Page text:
A: Several laws may govern what type and how much notice employers need to give their employees if they are forced to close temporarily. For example, the Worker Adjustment and Retraining Notification (WARN) Act helps ensure advance notice in cases of qualified plant closings and mass layoffs. In addition, several states have mini-WARN laws, some of which require more notice and/or cover a wider array of closures and/or apply to smaller businesses. Due to COVID-19, states may suspend or alter these requirements. For example, on March 17, 2020, California's Governor signed an Executive Order relieving California employers of the 60 day notice requirement while California is in a state of emergency. However, employers still must provide notice as soon as practical and meet additional requirements as well. Because the COVID-19 situation is so fluid, employers are encouraged to check with counsel to make sure they are following the most current guidance.

Additionally, some states require advance notice of any reduction in pay. Absent a specific notice requirement, employers should provide as much notice as possible.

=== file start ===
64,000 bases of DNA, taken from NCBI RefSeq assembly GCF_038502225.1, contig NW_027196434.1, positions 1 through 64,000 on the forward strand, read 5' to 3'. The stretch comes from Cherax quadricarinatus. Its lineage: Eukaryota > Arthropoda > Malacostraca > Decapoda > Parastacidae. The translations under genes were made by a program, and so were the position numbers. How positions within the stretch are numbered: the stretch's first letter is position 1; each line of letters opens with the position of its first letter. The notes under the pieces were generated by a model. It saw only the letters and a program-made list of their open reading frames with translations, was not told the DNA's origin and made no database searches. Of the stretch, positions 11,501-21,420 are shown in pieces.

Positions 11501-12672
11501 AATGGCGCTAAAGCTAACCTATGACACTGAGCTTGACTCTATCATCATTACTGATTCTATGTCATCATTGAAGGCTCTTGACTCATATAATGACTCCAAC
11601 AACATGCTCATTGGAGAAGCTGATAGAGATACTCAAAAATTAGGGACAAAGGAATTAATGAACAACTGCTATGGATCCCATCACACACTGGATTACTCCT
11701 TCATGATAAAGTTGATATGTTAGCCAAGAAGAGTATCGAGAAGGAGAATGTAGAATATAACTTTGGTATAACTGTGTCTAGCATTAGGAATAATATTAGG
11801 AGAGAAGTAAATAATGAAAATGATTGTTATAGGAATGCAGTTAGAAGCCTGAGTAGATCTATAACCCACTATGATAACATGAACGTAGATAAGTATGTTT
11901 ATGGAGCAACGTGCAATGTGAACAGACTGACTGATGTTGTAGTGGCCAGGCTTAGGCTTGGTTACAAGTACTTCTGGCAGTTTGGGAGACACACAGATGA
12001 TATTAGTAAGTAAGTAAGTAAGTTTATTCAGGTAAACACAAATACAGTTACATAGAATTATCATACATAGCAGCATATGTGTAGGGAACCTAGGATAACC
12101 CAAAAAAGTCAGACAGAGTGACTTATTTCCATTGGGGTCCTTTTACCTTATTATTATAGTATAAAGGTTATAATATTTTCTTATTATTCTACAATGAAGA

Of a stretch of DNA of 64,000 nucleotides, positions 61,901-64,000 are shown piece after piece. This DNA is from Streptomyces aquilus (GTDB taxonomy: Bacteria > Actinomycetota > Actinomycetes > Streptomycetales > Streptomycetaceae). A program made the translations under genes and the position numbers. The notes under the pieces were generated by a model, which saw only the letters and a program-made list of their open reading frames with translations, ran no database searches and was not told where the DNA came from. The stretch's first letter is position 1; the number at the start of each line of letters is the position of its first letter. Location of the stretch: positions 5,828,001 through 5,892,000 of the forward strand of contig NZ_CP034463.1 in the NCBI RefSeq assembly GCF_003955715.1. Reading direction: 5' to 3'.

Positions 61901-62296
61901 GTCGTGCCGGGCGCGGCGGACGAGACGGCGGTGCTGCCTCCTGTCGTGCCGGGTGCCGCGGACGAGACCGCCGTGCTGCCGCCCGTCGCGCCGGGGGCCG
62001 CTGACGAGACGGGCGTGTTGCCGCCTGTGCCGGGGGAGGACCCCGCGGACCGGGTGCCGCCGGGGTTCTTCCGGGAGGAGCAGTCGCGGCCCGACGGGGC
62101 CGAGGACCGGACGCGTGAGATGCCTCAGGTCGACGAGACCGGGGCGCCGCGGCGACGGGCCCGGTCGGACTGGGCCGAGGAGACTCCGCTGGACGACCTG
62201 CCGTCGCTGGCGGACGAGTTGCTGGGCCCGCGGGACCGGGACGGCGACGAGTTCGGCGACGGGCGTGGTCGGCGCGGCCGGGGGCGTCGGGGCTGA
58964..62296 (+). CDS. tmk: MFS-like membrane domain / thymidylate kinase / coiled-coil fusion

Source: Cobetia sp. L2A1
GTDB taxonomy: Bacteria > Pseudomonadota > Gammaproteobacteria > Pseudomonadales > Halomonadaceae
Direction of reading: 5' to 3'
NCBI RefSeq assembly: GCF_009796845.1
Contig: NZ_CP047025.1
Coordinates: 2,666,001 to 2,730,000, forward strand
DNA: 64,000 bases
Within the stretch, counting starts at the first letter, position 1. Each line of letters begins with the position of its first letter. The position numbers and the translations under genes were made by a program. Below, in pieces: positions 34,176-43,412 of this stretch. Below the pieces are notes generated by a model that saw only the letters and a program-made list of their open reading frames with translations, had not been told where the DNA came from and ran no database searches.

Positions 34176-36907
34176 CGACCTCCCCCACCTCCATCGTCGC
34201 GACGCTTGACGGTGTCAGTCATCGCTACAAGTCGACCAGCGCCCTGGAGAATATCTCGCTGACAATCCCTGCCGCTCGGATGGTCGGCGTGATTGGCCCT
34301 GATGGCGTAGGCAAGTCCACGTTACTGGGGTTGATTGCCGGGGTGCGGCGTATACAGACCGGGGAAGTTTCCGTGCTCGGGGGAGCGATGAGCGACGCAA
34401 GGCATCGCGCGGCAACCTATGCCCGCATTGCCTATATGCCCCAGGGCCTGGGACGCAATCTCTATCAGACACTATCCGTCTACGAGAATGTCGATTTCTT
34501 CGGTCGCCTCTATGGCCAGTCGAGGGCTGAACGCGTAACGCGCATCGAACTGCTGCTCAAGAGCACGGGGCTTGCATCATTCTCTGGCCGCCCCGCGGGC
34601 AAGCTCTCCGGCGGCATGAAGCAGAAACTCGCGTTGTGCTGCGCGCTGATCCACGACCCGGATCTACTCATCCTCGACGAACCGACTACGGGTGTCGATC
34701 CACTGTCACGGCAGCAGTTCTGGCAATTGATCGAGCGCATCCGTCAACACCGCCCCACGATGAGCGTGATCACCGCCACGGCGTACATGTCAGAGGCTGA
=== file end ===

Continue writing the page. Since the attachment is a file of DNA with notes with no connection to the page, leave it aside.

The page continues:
Note: Some states and local jurisdictions have enacted predictive scheduling laws. These laws generally require employers to follow certain scheduling practices, including providing a certain amount of advance notice before making changes to employees' schedules. Be sure to check to see if you are subject to such a law. Some jurisdictions, including Oregon, are providing guidance on these laws in light of COVID-19.

Q: How do I communicate a furlough to employees?

A: Be clear with employees about what the furlough is (i.e., unpaid time off), why it's being implemented, who will be affected, what it means for benefits, that employees are prohibited from performing any work during the furlough, and where they can go if they have any questions. If known, provide an anticipated return date but be clear that this is an estimate and could change at any time and isn't guaranteed. For COVID-19 related furloughs, we created a sample furlough notice, which can be found here.

Q: Should I complete "new hire" paperwork for employees who I bring back after a furlough?